Scientist Rebellion: ‘Without confrontation, little is going to change’

Scientists must be at the forefront of the climate movement, according to Scientist Rebellion. Wednesday they join a demonstration against gas drilling in the Wadden Sea.

Scientists affiliated with Scientist Rebellion Netherlands during an earlier demonstration. (Photo: Facebook page Scientist Rebellion NL)

Is the government really going to issue a new licence for gas extraction in the Wadden Sea? Action groups and researchers have been sounding the alarm for months, and the climate activists of Scientist Rebellion have also expressed concern. Now they are planning a demonstration at the ministries of Economic Affairs and Nature. They say that drilling for fossil fuels in previously untapped areas is “a crime against humanity” and warn of ecological damage.

One of the organisation’s activists is Guus Dix, assistant professor at the University of Twente. He is also involved in the Extinction Rebellion movement. “This gas isn’t going to keep us warm this winter”, says Dix, “since we won’t be able to start extracting it for years.”

Why are you calling on scientists in particular to join the climate movement?
“All the knowledge we have about climate change and ecology was produced by scientists. We know that large parts of the planet will become uninhabitable if we continue on our current trajectory. Scientists have spent the last three or four decades trying to call attention to the fact that the climate is deteriorating, to very little – if any – effect. Carbon emissions keep rising.”

Should scientists get more involved in activism?
“Scientists used to think that they just had to provide good information and that it was up to other parties to do something with it. That’s the traditional division of roles. But that model is basically bankrupt. It’s been scientifically proven that just providing knowledge does little or nothing to address the problems we’re facing. More and more scientists now believe that they have a civic duty to effect change.”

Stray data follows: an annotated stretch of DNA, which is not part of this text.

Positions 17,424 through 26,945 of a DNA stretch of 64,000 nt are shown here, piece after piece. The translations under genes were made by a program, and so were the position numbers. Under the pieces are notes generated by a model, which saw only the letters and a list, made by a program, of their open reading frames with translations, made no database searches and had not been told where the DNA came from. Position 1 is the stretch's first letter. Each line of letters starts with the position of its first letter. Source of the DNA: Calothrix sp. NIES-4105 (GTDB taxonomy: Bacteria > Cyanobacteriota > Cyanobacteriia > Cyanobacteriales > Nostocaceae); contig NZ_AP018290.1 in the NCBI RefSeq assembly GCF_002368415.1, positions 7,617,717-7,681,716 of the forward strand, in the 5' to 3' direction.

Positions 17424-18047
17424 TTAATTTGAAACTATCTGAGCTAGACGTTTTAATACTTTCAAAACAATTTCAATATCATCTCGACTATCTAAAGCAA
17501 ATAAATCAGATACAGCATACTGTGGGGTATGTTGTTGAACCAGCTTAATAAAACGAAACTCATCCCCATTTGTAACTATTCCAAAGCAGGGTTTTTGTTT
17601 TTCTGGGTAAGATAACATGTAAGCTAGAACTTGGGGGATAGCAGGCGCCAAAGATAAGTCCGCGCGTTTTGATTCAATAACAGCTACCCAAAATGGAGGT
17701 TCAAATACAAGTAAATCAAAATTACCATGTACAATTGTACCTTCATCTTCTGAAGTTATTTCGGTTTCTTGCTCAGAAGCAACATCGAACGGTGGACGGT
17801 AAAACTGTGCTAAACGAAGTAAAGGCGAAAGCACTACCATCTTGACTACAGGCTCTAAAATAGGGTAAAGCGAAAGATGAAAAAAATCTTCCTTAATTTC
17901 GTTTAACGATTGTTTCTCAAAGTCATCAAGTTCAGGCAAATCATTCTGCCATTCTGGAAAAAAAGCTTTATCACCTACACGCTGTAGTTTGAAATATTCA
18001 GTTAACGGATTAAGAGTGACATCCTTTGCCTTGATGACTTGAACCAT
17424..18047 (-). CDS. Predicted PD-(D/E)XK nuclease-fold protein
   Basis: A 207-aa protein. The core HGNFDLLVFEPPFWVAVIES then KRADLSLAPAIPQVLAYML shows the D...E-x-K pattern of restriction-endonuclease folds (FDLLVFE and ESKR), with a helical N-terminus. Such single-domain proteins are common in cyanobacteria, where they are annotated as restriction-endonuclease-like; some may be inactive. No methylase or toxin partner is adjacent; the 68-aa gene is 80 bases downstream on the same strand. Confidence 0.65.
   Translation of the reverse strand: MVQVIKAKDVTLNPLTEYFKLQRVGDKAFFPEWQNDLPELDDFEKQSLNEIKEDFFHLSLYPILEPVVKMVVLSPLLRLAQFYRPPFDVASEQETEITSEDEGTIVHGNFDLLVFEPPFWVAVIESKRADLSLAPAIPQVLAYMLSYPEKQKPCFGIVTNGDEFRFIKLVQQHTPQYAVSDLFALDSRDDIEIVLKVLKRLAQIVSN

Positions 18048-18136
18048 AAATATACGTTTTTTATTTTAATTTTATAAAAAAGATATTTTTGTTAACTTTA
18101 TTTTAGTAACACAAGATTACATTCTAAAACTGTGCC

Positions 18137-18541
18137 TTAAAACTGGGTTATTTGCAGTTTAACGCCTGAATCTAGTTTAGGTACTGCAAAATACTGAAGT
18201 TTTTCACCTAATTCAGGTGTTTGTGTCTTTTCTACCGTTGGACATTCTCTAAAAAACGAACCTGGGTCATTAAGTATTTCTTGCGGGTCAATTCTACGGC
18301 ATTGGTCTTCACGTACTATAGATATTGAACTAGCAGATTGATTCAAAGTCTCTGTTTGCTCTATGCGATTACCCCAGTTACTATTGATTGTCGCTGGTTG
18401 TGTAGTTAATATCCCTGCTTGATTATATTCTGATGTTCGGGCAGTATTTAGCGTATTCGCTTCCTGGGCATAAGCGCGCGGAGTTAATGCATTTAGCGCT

Should they go to more climate marches?
“Climate marches are very important, but more needs to be done. At the largest march here in the Netherlands, 40,000 people took to the streets. Rutte said: thank you, I hear what you’re saying. And then did nothing. We have to show that we are willing to commit acts of civil disobedience.”

We must be prepared to break laws 

Are you planning on driving a caravan of tractors to The Hague?
“We don’t have tractors, but without some kind of confrontation little is going to change, I’m afraid. We must be prepared to break laws and suffer the consequences.”

Do actions like that help?
“Pension fund ABP is pulling out of fossil fuels, which is partly thanks to activists who entered their headquarters every few weeks and refused to leave until their demands were met. They had to be removed by the police every single time.”

Have you participated in such actions yourself?
“Yes, two weeks ago we blocked a railway track in Amsterdam to stop a coal train. That’s civil disobedience: making sure that train can’t pass until law enforcement takes you away. It disrupts the routine.”

But Wednesday you will hold a ‘regular’ demonstration. How many people do you expect?
“That’s always hard to predict, but I hope to see between 30 and 50 people.”

HOP, Bas Belleman
Translation: Taalcentrum-VU

HOP Hoger Onderwijs Persbureau

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